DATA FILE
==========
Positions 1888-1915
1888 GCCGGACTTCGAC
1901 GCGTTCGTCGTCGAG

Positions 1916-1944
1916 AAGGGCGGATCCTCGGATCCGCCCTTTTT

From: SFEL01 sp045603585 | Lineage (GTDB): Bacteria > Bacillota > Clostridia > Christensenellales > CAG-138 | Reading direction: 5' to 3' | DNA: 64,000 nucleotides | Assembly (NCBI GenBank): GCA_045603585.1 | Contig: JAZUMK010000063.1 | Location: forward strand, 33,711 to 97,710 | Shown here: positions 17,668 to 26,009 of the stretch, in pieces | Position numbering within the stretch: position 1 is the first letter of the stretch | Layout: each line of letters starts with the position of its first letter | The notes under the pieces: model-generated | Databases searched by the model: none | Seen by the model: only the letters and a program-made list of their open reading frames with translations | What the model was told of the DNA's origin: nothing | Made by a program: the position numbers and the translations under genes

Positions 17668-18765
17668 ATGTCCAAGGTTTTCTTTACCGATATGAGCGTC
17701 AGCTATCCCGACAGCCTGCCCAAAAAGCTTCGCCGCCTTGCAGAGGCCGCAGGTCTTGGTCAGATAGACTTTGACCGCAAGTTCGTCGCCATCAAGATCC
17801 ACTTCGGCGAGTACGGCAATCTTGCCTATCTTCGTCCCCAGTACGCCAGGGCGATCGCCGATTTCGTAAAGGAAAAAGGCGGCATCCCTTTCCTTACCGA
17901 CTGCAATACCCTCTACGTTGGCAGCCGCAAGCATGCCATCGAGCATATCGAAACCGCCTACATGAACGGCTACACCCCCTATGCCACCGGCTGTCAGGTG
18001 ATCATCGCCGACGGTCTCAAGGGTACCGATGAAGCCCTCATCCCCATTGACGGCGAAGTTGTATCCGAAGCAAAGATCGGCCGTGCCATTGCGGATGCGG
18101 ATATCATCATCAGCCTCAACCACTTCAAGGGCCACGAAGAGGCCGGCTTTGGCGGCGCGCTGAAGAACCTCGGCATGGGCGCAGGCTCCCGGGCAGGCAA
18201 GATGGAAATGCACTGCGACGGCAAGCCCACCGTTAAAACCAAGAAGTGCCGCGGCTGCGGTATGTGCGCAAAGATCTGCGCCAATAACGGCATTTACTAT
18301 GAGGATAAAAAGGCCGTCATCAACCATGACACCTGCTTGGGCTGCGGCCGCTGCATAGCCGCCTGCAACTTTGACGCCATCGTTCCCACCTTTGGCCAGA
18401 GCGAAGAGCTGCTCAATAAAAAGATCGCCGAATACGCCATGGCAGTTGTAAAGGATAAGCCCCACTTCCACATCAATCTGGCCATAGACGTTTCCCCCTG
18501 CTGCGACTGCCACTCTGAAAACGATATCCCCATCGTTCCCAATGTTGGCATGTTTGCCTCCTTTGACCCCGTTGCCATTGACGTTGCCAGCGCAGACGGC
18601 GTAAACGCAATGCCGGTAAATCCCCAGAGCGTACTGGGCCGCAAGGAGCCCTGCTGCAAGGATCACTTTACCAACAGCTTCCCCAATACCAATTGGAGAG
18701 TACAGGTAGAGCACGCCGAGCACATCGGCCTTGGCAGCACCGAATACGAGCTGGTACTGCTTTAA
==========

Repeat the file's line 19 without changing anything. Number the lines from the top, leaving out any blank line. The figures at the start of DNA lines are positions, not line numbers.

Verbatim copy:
18701 TACAGGTAGAGCACGCCGAGCACATCGGCCTTGGCAGCACCGAATACGAGCTGGTACTGCTTTAA